When it comes to the 2012 Olympics, British bookshop owner David Mitchell said it best, "Performance levels have become so much higher that it's so hard now to get a medal." Just think about Michael Phelps and Ryan Lochte, both of whom have won medals by mere seconds ahead of their competitors. But does that make those Olympians who came just shy of placing any less athletic?

Mitchell certainly doesn't think so, which is why he's using his own money to craft his own Olympic medals to send out to those fourth-place athletes who he feels deserve to be recognized. "I hope they don't find it insulting because it's meant seriously and supportively," he told BBC News.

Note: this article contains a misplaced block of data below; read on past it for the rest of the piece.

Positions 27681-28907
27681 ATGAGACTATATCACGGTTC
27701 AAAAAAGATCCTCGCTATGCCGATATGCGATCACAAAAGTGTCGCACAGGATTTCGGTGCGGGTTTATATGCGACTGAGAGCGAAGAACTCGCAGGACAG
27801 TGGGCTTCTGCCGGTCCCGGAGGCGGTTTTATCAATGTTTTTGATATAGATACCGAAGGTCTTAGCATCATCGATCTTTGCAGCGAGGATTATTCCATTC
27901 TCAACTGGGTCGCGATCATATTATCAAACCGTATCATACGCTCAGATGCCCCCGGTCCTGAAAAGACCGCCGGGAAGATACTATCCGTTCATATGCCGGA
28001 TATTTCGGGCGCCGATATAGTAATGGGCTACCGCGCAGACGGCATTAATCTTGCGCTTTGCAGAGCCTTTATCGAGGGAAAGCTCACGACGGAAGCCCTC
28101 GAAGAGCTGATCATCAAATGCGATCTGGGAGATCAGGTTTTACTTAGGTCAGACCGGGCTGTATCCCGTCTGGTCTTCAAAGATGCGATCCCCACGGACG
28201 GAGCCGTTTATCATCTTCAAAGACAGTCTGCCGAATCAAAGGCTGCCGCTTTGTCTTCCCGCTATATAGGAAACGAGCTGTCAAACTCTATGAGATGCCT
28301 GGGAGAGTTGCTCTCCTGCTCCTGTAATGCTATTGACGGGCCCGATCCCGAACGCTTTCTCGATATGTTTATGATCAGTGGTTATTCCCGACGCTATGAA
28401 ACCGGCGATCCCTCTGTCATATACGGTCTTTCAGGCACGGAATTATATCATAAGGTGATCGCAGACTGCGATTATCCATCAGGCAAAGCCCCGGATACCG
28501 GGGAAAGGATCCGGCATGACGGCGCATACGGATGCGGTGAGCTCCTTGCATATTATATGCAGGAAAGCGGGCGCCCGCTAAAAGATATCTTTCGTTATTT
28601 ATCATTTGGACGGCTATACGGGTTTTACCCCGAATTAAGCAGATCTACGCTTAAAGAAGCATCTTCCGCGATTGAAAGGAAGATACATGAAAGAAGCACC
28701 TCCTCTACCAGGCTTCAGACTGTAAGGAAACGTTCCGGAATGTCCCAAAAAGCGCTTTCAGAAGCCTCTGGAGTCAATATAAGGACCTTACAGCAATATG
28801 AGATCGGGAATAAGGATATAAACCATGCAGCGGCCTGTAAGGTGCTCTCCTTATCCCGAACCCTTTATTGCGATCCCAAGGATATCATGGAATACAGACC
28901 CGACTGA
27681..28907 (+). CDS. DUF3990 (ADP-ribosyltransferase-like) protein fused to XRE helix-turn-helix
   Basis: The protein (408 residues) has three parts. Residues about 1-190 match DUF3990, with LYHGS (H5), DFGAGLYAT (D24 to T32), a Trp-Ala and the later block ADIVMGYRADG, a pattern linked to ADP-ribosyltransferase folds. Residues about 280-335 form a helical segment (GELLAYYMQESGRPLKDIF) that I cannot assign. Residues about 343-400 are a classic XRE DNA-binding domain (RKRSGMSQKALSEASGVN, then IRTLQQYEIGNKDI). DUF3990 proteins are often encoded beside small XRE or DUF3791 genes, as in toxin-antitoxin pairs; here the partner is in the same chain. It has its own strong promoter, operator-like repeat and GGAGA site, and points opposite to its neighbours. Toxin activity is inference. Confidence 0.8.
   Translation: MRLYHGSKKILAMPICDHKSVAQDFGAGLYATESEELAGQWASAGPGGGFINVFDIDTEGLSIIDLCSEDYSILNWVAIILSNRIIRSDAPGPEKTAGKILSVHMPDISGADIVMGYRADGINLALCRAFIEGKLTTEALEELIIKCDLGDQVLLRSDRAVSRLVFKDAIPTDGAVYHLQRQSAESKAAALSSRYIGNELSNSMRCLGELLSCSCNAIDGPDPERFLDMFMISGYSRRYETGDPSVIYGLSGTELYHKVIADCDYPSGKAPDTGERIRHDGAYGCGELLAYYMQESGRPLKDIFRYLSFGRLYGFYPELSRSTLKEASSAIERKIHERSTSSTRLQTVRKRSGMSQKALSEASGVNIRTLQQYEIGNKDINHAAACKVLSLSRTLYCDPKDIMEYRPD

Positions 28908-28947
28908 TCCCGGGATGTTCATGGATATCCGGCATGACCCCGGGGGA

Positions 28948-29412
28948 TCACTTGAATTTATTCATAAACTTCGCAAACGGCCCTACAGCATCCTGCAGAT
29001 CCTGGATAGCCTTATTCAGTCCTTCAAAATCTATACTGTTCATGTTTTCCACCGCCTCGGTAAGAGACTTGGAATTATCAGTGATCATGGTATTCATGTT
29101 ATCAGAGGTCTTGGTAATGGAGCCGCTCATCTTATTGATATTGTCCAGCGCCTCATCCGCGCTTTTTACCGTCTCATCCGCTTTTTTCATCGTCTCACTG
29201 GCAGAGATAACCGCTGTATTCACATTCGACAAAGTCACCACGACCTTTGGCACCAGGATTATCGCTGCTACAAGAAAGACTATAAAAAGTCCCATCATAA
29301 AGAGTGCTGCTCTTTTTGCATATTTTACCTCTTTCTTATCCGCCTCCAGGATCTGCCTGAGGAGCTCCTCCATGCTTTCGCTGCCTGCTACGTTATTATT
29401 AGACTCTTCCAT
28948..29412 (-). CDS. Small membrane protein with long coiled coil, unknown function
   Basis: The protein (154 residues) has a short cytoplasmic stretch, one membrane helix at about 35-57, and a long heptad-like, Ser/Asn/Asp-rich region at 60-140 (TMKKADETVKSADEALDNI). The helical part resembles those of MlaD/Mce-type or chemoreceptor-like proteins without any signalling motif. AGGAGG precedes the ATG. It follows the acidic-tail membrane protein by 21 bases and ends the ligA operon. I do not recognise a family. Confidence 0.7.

Since selling and studying Olympic books in his Derbyshire-located shop, he realized that "there used to be 84 countries in the Olympic Games, now there are 204." It's because of the sheer amount of competitors and skyrocketing standards that he came to this decision.

The first two he made these medals for were British synchronized divers Tom Daley and Peter Waterfield, who fell to fourth place over their performance in the 10m platform diving event. "I'm sure that all the sportsmen at the Olympic Games will have a great medal cabinet at home and I just hope there'll be room in it for one of these medals."